BlueRider
05-06-2007, 08:31 AM
I do not think that having numbers on the resistance dial would work very well. If you had numbers on the dial, the resistance on every bike would still vary. One reason is the pads. As the pads begin to wear, it may require more resistance. Another factor is the riders RPM, power, etc. Give your riders the freedom, and let them figure out their own resistance based on the terrain, rpm’s and the feel.

amybatt
05-06-2007, 04:09 PM
Not just the fact that the bikes are inconsistent in their resistance, but compare a student who is an avid outdoor cyclist and who does spinning in the off-season to stay in shape with your not-so-fit newbie or your older casual student who is just doing this for an hour of raised heart rate once a week....a resistance of "7" on the knob to each of them is going to be drastically different and affect each of them differently. That 7 may be just coming off a flat road for the cyclist, torture for the newbie and a moderate climb for the casual folks. I feel it's more effective to have them dial in what feels like a 7 to them and work from there.

patriciac
05-06-2007, 05:28 PM
I could see where some kind of power meter would be nice so that individuals could see where they are now and how much more they may need to gear up to work a little harder.

The revmasters that I teach with have cadence and milage on the pilots but that doesn't tell resistance. The bikes also take lots of revolutions on the knob to get the pad to go all the way down to the wheel.

Unless students are wearing heart monitors while riding, it is hard for some to tell if they are working harder on one round than another. That is why I encourage the use of heart monitors.

SpeedyChix
05-08-2007, 05:40 AM
I think there is no way you can have numbers on the resistance knob/lever. Part of the beautfy of indoor cycling/spinning/etc. is that you can take elite athletes and somebody who is brand new to exercise and teach together.

I sometimes do what you're describing OP, go up a hill, do something else, return to that hill, etc. When I know I'm going to do that, I try to encourage them to get a visual on the resistance knob is so that they can return to it quicker the next time. Of course, during the ride, that sweet spot may change for them too....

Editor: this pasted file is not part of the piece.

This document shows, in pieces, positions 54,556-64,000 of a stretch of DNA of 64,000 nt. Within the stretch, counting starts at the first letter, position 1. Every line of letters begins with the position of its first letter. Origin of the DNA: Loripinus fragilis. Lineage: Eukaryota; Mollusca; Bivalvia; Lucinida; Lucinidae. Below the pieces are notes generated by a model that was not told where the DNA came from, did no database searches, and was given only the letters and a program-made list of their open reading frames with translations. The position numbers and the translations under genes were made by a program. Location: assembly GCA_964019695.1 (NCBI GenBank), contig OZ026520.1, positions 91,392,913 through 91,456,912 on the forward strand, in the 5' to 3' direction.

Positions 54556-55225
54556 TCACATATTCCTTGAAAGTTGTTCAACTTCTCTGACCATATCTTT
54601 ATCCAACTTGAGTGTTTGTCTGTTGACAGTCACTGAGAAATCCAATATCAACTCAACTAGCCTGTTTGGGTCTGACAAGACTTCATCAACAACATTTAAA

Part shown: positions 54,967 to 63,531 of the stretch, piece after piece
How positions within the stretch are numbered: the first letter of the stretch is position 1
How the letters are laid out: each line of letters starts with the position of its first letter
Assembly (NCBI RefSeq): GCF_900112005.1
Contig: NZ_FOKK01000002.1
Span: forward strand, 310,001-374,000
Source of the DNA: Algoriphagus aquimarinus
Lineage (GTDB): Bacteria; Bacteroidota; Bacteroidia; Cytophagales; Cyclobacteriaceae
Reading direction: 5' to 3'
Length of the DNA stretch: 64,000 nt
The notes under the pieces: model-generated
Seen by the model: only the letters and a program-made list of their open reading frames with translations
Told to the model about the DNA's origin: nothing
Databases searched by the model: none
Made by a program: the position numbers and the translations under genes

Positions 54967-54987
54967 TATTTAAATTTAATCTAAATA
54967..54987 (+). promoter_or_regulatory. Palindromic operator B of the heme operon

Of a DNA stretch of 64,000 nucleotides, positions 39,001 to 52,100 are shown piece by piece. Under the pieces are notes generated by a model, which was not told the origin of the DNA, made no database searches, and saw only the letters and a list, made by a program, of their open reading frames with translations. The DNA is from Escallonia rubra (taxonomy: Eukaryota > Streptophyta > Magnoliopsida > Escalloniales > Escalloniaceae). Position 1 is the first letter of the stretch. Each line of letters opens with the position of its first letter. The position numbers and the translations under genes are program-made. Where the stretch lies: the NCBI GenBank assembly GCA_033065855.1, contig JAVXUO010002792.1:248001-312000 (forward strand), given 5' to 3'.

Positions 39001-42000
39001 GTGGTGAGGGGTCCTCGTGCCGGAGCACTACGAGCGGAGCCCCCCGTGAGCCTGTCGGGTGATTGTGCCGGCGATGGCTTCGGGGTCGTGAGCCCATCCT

During the warm up, one of the things I always do is ask participants to get familiar with the resistance on the bike they're on today. I explain how differently the bikes break in/wear/etc. I also ask them to take into consideration what they want from the ride today, blah, blah...

SpeedyChix

raptor
05-08-2007, 11:48 AM
I used to try to include such calibration in some of my rides and still do it a little bit. I got in trouble for putting little stickers on the all-black knobs once. The new Spinners with the fancy logo on the resistance knob make it easier for a rider to get a feel for where the knob is or was on their bike.

I've decided that the "problem" of not knowing how hard you were riding ten minutes ago, in order to return to that same effort level now, isn't a big deal. We get a fine workout out of the ride without that detailed knowledge.

Lynn

EuroD
05-08-2007, 01:04 PM
Ditto to what everyone has said so far. Also, people get hung up on numbers which can be a detriment to their goals, challenges and achievement. Participants forget that they may not feel the same all the time, tiredness, illness, injury, etc. If they don't hit their 'numbers' they become demotivated. We have monitors on our bikes and they get fixated by how many miles they went on Monday as opposed to Wednesday. It drives me nuts because the focus will be different, and that is not always understood.

I refuse to have this conversation with my riders anymore and just ask whether they felt they put in the effort they wanted - Yes, well you met your goal for today. No, stop fixating on numbers because your own expectations will lead you to only failing yourself.

britspin
05-09-2007, 10:42 AM
The new Keisers have a 'gear' number on their readout computer...as well as power, cadence, time & wait for it...distance. Everything you never wanted to know. Now watch the teaching by numbers teachers go!